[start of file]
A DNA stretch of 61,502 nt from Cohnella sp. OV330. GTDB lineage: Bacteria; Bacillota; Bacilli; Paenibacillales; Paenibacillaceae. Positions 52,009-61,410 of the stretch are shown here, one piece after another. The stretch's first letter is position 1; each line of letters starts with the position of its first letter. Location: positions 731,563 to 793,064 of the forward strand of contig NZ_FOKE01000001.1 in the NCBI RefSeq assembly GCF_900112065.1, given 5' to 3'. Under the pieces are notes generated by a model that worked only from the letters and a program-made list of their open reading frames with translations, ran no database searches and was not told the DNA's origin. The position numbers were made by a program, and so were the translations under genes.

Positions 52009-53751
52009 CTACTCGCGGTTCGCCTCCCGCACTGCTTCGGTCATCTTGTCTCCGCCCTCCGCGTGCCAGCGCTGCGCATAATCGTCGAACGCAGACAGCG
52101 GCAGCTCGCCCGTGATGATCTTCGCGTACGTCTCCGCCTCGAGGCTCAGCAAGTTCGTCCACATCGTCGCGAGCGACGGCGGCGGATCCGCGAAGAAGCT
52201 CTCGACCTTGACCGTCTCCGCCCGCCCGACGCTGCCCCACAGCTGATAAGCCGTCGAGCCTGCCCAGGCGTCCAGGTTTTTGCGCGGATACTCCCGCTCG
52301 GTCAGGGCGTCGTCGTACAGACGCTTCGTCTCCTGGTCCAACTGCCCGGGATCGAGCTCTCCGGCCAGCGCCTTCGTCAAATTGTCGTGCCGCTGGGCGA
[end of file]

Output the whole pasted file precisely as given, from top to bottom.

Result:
A DNA stretch of 61,502 nt from Cohnella sp. OV330. GTDB lineage: Bacteria; Bacillota; Bacilli; Paenibacillales; Paenibacillaceae. Positions 52,009-61,410 of the stretch are shown here, one piece after another. The stretch's first letter is position 1; each line of letters starts with the position of its first letter. Location: positions 731,563 to 793,064 of the forward strand of contig NZ_FOKE01000001.1 in the NCBI RefSeq assembly GCF_900112065.1, given 5' to 3'. Under the pieces are notes generated by a model that worked only from the letters and a program-made list of their open reading frames with translations, ran no database searches and was not told the DNA's origin. The position numbers were made by a program, and so were the translations under genes.

Positions 52009-53751
52009 CTACTCGCGGTTCGCCTCCCGCACTGCTTCGGTCATCTTGTCTCCGCCCTCCGCGTGCCAGCGCTGCGCATAATCGTCGAACGCAGACAGCG
52101 GCAGCTCGCCCGTGATGATCTTCGCGTACGTCTCCGCCTCGAGGCTCAGCAAGTTCGTCCACATCGTCGCGAGCGACGGCGGCGGATCCGCGAAGAAGCT
52201 CTCGACCTTGACCGTCTCCGCCCGCCCGACGCTGCCCCACAGCTGATAAGCCGTCGAGCCTGCCCAGGCGTCCAGGTTTTTGCGCGGATACTCCCGCTCG
52301 GTCAGGGCGTCGTCGTACAGACGCTTCGTCTCCTGGTCCAACTGCCCGGGATCGAGCTCTCCGGCCAGCGCCTTCGTCAAATTGTCGTGCCGCTGGGCGA